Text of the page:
In other words, they produce healthy habits.
Proportion, variety and moderation:
These are so important, they form the basis of every eating plan out there.
Proportion is how you make sure your children have a balanced diet.
Variety ensures they get the full range of nutrients they need.
Moderation guarantees your children only eat when they're hungry and stop when they're full.
The secret of this strategy is these three principles. Focus your attention of the structure of how your children eat instead of on the details of what they eat.
It is like seeing the entire forest, instead of focusing on the individual trees. It is not that nutrition isn't important, but worrying about whether your child is getting enough Omega 3s, or is eating a low-GI diet, is kind of like worrying about the quality of your car stereo before you even have a car.
What matters most is how often your children eat the really, really healthy stuff - fresh fruit and veggies, quality proteins, whole grains in relation to the junk.
Do they get a variety of vegetables or will they simply eat peas?
And finally, do they eat only when they're hungry and stop when they're full? Or do they also eat when they're bored, sad, or angling to get dessert?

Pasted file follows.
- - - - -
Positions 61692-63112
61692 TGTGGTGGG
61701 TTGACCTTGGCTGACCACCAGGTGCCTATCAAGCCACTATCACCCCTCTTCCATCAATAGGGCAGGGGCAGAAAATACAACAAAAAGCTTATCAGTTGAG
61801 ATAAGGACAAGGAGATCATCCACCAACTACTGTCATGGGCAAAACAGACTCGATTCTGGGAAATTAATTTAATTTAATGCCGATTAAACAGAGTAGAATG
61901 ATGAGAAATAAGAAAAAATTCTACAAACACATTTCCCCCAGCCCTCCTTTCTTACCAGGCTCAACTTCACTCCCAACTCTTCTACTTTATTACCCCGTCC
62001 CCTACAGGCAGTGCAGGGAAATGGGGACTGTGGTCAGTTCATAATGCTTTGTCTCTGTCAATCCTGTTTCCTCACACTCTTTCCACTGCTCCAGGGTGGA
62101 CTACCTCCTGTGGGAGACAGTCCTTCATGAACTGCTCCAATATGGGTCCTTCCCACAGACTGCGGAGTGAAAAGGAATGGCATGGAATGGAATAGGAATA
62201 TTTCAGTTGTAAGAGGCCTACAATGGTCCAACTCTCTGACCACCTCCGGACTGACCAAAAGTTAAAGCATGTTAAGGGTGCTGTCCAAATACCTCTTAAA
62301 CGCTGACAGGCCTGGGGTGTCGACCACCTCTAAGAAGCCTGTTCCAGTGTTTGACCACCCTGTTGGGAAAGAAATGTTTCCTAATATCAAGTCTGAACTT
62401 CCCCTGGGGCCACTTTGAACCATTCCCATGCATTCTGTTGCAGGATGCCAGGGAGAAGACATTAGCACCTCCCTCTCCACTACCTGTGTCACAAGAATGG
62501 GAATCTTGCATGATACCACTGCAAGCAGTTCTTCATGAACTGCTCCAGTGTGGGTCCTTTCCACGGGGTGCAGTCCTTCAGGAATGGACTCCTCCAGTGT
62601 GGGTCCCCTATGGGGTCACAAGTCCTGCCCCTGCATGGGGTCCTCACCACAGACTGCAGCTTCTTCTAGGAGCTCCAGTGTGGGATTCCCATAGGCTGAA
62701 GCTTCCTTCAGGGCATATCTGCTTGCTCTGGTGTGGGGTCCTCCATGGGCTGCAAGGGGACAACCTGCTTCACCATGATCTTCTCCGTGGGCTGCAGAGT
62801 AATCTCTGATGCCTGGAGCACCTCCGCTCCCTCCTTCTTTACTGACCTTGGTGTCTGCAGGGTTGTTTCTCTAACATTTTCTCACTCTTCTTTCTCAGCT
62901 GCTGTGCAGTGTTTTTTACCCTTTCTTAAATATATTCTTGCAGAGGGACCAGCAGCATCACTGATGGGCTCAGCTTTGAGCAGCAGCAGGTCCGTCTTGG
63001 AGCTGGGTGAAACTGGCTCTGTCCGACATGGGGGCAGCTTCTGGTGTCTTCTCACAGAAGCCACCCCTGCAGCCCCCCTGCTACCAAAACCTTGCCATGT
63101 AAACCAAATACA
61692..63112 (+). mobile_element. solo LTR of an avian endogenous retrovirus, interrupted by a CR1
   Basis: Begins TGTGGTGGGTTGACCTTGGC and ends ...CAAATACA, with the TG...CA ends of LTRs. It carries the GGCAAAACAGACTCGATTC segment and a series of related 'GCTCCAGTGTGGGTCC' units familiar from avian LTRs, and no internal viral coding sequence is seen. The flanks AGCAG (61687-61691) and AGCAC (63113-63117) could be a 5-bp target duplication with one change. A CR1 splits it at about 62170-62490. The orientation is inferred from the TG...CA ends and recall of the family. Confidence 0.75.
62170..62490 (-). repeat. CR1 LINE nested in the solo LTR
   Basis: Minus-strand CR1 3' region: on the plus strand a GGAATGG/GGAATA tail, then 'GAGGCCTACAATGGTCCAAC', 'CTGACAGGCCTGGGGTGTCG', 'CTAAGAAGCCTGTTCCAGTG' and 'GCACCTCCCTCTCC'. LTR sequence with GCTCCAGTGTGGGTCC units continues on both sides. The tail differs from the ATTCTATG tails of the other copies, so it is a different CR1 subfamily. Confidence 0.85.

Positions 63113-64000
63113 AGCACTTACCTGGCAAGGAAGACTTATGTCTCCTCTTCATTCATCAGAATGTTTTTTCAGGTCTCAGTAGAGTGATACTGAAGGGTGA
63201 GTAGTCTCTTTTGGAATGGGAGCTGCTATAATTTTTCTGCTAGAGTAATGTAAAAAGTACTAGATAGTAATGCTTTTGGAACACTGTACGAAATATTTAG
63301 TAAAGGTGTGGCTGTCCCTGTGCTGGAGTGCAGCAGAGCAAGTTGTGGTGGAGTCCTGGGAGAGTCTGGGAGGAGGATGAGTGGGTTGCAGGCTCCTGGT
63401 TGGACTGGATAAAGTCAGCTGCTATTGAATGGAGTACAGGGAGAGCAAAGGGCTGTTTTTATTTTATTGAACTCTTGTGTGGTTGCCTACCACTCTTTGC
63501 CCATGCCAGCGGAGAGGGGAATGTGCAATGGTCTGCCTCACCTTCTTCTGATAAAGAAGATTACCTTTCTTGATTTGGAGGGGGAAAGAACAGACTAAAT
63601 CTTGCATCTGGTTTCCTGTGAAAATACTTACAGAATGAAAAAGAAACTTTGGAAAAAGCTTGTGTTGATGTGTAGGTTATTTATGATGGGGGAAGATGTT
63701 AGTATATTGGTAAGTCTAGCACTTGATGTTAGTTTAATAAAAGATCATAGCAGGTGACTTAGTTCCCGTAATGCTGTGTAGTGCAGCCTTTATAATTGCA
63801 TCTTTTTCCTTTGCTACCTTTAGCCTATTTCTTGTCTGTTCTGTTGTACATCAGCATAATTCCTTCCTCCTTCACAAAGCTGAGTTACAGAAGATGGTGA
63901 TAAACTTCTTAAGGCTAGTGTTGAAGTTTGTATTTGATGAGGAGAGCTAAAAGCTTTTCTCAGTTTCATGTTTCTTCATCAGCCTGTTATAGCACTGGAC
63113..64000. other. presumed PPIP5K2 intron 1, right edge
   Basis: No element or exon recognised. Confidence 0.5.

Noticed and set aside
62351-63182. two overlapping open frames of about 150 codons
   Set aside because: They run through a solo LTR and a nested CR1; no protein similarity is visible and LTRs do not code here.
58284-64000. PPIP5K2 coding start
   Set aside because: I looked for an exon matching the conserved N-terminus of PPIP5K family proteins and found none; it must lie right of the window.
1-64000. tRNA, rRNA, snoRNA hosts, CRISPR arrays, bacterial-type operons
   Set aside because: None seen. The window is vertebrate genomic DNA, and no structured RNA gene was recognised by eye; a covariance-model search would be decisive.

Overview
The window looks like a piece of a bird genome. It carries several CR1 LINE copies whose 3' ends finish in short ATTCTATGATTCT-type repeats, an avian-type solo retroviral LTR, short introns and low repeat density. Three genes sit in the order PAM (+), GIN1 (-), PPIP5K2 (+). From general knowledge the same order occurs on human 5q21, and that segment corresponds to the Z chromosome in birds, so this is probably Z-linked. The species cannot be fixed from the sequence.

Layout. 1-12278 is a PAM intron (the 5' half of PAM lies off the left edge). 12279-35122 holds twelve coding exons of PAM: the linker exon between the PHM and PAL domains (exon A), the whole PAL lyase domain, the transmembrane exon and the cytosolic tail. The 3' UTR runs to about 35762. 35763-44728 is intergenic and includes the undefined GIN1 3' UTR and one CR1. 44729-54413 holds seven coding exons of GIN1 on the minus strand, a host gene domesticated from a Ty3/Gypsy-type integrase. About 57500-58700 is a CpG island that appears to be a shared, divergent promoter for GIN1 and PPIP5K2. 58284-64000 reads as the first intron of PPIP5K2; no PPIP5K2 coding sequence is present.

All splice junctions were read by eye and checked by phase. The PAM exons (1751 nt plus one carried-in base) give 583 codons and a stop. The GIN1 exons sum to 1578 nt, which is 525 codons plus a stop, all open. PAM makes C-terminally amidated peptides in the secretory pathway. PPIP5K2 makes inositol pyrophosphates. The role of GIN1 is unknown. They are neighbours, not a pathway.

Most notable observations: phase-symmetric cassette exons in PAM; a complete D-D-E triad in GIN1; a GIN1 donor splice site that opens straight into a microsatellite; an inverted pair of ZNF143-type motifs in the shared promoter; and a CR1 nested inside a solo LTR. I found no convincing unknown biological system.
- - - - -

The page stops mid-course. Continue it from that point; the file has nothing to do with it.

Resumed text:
Do not underestimate your child:
Do you think your young children are too immature to learn to do these things?
Well, they're not.
Teaching children habits is such a fundamental part of parenting that it is remarkable that eating is the one area where parents of young children almost never think about them.
The truth is, though, our children are establishing eating habits with each bite they take - whether we want them to or not.
- When they insist on eating only peanut butter and jam, hot dogs or pasta? That's a habit.
- When they skimp on meals, but then demand snacks? That's a habit.
- When they refuse to eat vegetables, sit at the table or try new foods? These are all habits.
Studies show that even though infants automatically adjust their food intake in response to frequent feedings, by the age of 5, most children don't. They just eat more. This is a habit too. Every time we feed our children we reinforce their ideas about what to eat, when to eat and how much to eat. The only question that remains is this: what are we going to teach them?
Focus on habits and they'll also know how to:
- Eat a variety of food including plenty of fruits and vegetables.
- Identify when they're hungry and when they're are full.
- Drink plenty of water.
- Eat foods in proportion to their healthful benefits.
- Happily eat just one sweet.
- Confidently try new foods.
- Appreciate a variety of tastes and textures.
- Limit their intake of sugar.
- Avoid overeating.
- Willingly forego treats, occasionally, even when friends are "indulging".
- Soothe their feelings without relying upon food.
- And here is the real payoff - they will learn to do these things on their own!
Dina R. Rose, PhD, is an American sociologist who specialises in children and food. She continued her research while in South Africa with her family for a sabbatical year.